• Revealing mechanisms of viral resistance—Diverse phytoplankton populations can regrow after viral-induced lysis [8083], but the molecular mechanisms underlying this resistance remain unknown [84,85]. None of the known microbial defense systems has been characterized in the marine environment, despite major breakthroughs in the field of bacteria–phage interactions [86,87].
  • Developing single-cell approaches—In the absence of genetically tractable systems, single-cell methods can provide novel insights into gene function, such as identifying signal transduction pathways involved in resistance mechanisms or viral takeover, thus shedding light on the physiology of virocells. Additionally, single-cell approaches can help to elucidate the complex diversity of viral life cycles. Indeed, the observation of coexisting hosts and viruses [80,85] raises the question of whether all the population is infected or only a subset of cells are susceptible and the rest are resistant, which single-cell assays could address. Alternatively, single-cell approaches can enable mapping and quantifying different states and outcomes of infection. For example, single-cell transcriptomics can help identify the source of resistance when it emerges in a rare subpopulation.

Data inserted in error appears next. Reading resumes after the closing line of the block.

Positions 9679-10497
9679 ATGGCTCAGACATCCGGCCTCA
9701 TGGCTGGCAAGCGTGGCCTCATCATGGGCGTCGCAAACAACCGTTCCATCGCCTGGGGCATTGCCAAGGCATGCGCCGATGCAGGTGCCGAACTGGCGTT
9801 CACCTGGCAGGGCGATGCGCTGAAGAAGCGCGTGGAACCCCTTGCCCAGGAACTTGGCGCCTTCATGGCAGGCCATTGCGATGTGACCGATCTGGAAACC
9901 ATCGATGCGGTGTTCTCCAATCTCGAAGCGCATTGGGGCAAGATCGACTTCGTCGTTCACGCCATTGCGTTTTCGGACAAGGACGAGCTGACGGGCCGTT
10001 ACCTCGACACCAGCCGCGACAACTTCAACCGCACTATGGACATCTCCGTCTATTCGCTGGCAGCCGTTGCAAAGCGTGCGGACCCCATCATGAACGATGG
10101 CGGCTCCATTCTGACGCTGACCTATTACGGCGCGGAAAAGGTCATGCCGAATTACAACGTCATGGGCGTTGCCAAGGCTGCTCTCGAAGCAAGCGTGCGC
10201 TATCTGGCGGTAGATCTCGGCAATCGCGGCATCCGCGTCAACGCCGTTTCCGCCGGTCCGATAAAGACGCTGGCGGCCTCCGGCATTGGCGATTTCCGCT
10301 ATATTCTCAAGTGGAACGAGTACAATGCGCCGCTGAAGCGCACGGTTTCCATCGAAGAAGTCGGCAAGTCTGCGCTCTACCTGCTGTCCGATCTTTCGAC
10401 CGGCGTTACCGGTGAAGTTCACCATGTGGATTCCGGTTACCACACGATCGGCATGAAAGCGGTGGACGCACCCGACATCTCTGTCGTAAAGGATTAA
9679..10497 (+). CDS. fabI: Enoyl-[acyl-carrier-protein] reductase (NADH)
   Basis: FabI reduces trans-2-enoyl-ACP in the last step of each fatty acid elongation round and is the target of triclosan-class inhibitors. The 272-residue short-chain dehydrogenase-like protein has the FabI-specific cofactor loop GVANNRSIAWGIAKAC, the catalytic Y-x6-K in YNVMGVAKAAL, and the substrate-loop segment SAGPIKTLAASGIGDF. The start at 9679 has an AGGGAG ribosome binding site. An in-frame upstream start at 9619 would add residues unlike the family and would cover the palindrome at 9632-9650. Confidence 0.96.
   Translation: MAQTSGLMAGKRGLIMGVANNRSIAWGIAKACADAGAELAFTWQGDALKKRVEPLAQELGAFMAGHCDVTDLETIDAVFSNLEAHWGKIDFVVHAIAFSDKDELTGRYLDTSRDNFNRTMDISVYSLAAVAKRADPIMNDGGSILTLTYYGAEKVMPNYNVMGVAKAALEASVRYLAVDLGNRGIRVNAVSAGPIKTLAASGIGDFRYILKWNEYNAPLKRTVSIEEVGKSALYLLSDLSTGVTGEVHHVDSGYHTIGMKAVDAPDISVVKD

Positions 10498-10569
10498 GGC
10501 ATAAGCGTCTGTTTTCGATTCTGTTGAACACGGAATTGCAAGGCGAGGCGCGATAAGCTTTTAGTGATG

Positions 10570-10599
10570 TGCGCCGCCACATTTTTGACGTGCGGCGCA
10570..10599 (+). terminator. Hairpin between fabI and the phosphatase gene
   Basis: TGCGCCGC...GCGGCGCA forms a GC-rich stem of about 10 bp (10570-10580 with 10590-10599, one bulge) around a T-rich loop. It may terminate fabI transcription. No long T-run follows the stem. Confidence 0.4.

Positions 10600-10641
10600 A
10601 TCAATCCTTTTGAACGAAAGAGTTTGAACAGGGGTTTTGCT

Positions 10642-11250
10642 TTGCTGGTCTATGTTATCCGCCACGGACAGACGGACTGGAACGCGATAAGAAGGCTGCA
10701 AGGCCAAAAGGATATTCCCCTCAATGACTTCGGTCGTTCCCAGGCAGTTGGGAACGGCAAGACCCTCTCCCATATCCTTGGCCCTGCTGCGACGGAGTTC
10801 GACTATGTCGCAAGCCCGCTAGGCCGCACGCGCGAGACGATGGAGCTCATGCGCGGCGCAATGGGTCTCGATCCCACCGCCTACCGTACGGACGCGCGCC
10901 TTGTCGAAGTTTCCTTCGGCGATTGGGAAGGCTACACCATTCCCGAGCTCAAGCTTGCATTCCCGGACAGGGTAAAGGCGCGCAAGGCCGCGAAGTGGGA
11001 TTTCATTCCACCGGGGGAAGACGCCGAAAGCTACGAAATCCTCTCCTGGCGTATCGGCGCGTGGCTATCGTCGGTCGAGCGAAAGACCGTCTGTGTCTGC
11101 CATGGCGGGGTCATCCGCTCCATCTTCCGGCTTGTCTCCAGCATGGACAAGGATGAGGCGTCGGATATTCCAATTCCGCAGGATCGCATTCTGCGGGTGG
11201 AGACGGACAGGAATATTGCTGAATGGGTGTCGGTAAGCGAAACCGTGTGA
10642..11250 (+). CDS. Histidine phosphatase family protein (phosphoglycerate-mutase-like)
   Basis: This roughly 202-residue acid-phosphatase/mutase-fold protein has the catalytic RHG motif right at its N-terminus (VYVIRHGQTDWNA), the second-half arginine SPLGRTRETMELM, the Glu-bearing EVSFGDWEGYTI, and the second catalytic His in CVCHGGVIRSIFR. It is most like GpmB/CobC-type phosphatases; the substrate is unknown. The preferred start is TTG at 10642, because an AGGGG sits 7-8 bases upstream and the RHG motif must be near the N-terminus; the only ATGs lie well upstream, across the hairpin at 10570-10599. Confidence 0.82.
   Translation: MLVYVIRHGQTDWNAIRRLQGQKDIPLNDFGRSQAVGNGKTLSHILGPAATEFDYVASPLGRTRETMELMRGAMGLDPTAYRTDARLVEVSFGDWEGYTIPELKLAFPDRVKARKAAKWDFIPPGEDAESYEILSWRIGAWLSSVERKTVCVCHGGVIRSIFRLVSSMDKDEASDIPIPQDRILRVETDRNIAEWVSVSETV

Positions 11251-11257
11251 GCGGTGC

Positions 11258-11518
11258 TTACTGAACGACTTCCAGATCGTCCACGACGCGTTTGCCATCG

These intriguing questions have triggered the development of experimental approaches that investigate different orders of magnitude of space, time, and biological organization. The journey to study the impact of viruses across scales is staggering and fascinating, but also challenging. Nonetheless, the quest to trace a biological process from molecules to ecosystems is likely to reveal mechanisms central to planetary health and illuminate the beauty of biological complexity. The time to “bridge scales” of host–virus interactions in the ocean has come.


We thank D. Schatz, C. Kuhlisch, and A. Shemi for constructive feedback on the figures and main text.